When my dad found out in 1989 that he had scar tissue on his liver, the doctor told him not to worry. My dad never drank alcohol. The doctor said my father was more likely to die being hit by a car.
On Aug. 21, 2010, my father Irwin died of liver failure.
My father was a kind, gentle man whose greatest goals were to make people laugh and take care of those he loved. He loved funny TV shows, snagging a bargain or sitting outside on a summer afternoon.
My parents were married for 44 years and were true partners, sharing responsibilities and discussing every decision. Their marriage was so special and rare, it was a privilege to witness.
My dad also struggled with his weight almost all his life. Diagnosed with Type 2 diabetes at age 44 in 1989, he found it hard to stick to a healthy diet. While he could see how this affected his blood sugar, he had no idea what he was doing to his liver. Neither did his doctors.
In the '90s, little was known about his condition, non-alcoholic fatty liver disease (NAFLD). Today, doctors know that certain steps can prevent, manage or even reverse liver damage. But what my father didn't know could save your life.
NAFLD is the build-up of excess fat in liver cells. While the cause is unknown, a diet high in calories, saturated fat and sugar overloads your liver, which for some people creates the conditions for NAFLD. This is especially true for people who are overweight. There may also be a genetic link that makes some people more susceptible.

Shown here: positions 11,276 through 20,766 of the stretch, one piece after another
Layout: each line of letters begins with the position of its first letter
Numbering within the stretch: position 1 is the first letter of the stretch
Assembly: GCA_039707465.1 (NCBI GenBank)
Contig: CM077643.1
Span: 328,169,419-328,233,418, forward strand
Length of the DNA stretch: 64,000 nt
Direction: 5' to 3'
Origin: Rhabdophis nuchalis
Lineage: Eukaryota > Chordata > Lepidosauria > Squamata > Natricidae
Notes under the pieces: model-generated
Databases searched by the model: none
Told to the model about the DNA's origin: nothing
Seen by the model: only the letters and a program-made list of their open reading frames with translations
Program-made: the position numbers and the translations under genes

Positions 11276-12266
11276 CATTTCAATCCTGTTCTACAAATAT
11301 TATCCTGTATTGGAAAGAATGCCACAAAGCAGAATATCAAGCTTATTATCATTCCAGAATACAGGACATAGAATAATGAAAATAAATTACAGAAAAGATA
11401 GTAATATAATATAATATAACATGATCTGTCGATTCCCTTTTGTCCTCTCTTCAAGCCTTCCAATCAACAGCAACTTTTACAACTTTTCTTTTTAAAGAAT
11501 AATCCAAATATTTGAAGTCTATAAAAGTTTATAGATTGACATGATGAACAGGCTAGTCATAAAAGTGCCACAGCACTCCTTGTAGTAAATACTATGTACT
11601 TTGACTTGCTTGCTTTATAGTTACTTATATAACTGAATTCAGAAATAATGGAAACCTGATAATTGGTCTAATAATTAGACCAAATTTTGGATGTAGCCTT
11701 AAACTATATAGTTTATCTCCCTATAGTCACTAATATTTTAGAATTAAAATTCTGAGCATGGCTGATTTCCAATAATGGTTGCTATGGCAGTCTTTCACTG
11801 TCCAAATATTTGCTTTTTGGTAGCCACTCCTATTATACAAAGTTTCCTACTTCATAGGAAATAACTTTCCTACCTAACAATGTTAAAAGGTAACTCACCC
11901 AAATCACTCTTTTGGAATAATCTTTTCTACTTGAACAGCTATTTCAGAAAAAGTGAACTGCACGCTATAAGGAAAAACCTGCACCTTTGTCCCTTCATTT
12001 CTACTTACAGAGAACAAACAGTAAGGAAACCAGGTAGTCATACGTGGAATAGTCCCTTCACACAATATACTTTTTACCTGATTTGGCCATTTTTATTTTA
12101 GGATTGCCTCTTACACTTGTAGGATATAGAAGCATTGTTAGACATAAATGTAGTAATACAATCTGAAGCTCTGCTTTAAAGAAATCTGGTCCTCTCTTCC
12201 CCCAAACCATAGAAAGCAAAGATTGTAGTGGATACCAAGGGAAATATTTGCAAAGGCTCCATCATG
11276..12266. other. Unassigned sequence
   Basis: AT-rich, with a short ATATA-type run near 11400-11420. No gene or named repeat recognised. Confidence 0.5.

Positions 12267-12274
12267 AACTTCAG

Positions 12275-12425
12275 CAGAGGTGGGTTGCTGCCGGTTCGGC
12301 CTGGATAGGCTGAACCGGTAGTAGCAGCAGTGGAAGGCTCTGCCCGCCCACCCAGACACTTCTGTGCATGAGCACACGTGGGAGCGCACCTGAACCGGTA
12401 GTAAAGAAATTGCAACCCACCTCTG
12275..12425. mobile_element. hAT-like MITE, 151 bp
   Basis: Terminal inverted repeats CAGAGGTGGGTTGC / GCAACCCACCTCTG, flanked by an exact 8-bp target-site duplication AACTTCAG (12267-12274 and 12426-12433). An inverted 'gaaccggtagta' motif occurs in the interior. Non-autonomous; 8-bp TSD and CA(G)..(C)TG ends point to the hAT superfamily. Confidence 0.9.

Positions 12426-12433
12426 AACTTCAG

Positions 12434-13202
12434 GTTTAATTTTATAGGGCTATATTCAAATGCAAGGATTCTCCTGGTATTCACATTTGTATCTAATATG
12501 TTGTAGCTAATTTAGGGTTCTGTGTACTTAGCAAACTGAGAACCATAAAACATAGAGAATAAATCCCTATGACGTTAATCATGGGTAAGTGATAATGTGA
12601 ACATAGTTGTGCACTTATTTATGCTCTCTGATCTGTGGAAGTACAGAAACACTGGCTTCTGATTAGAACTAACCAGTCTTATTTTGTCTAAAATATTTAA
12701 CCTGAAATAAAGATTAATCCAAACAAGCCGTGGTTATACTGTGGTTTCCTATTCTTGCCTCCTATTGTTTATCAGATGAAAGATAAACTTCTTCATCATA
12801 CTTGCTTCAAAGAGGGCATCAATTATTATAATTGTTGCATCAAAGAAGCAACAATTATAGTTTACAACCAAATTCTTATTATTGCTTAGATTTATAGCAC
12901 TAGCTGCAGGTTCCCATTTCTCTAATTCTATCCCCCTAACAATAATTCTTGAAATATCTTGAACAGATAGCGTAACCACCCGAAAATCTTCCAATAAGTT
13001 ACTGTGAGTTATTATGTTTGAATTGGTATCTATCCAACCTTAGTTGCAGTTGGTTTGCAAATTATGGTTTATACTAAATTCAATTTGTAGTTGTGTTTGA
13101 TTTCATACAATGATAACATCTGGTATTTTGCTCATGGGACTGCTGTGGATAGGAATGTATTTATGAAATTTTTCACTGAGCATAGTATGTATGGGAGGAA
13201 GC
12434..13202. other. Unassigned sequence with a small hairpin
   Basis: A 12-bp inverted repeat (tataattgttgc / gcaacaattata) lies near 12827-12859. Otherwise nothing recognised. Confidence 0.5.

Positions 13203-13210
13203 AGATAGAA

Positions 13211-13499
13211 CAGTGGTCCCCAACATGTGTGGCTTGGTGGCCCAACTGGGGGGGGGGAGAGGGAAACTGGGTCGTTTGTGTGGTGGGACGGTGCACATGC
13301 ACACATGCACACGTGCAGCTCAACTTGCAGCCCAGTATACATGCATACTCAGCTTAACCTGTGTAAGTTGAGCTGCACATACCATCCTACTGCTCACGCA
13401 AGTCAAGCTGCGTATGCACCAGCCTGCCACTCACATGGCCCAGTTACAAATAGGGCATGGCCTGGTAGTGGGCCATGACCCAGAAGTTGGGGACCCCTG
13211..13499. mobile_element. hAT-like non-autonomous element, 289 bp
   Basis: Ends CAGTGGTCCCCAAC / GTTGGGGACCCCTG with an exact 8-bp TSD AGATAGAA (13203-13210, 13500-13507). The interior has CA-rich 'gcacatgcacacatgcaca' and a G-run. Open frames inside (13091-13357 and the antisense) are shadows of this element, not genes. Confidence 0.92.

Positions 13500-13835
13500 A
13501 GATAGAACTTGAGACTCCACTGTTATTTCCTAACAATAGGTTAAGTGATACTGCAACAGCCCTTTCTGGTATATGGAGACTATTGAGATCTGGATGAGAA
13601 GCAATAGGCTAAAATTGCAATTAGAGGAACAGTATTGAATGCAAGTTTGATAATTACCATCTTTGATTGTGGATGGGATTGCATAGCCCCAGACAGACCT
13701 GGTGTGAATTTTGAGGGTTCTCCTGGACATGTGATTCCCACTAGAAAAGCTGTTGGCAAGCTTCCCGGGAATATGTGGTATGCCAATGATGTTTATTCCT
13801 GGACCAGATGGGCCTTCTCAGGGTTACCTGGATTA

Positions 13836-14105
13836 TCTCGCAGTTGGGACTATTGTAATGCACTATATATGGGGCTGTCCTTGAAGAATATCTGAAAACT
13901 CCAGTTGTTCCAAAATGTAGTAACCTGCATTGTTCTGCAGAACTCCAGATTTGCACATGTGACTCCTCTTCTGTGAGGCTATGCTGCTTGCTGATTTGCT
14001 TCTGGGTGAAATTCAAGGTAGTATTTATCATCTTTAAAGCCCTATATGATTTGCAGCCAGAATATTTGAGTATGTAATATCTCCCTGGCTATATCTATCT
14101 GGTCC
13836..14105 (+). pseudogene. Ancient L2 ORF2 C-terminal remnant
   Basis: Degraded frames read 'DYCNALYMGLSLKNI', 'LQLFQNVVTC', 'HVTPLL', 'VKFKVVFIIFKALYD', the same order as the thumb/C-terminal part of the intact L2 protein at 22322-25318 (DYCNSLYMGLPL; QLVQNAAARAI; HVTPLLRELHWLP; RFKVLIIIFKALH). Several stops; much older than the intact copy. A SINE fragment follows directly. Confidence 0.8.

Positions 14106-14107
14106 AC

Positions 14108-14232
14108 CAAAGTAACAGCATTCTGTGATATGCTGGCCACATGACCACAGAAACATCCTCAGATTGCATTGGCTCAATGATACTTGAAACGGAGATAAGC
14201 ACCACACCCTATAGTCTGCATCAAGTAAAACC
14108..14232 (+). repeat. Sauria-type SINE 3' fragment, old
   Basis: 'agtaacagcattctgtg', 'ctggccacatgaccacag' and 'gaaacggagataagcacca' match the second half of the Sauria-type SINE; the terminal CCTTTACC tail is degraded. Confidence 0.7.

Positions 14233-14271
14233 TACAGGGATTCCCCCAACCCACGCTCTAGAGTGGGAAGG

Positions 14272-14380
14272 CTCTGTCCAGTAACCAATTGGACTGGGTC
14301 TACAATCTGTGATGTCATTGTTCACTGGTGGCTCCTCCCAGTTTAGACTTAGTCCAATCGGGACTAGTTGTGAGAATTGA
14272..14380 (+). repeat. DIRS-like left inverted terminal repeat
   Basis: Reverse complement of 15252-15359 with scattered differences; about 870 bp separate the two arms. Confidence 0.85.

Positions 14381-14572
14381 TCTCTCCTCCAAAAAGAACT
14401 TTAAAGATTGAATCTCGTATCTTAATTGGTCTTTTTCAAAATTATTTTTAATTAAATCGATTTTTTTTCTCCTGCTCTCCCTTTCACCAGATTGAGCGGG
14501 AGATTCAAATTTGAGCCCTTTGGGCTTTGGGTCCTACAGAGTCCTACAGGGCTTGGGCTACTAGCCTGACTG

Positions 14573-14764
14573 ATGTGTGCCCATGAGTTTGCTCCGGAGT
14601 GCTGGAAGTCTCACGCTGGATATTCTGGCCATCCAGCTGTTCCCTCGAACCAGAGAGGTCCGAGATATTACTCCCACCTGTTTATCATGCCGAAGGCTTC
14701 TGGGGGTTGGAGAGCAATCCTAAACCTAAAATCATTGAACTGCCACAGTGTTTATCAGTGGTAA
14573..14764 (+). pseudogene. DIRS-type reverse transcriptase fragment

It is estimated that in North America, 20 to 30 per cent of adults have fatty liver disease. With the obesity epidemic, NAFLD will only become more common.
A fatty liver can lead to damage called non-alcoholic steatohepatitis (NASH), which can progress to cirrhosis, or scarring of the liver. With cirrhosis, the liver can't function properly and transplant is the only treatment.
It can take 20 to 30 years for fatty liver to progress to cirrhosis. My dad had his liver enzymes checked regularly and had an annual ultrasound. He was told everything was staying the same.
In 2007, he started having weakness in his knees and swelling in his legs. He couldn't walk very far and climbing steps was difficult. These symptoms were blamed on arthritis and diabetes, while in fact his liver was worsening.
One night in February 2008, my dad was lethargic and incoherent. My parents assumed it was low blood sugar. My dad ate and was back to normal. Or so he thought.
He had actually experienced episodic hepatic encephalopathy, a symptom of cirrhosis. When the liver is damaged, toxins aren't neutralized properly and can build up in the bloodstream. This can cause confusion, agitation and slurred speech.
My dad also started losing weight, but because my parents had joined Weight Watchers, we didn't realize it was another symptom of liver disease.
One day that September, my dad became belligerent and not at all like the man my mom had known for almost 50 years. An ambulance took him to the emergency room and a doctor finally recognized that my father's liver was the problem.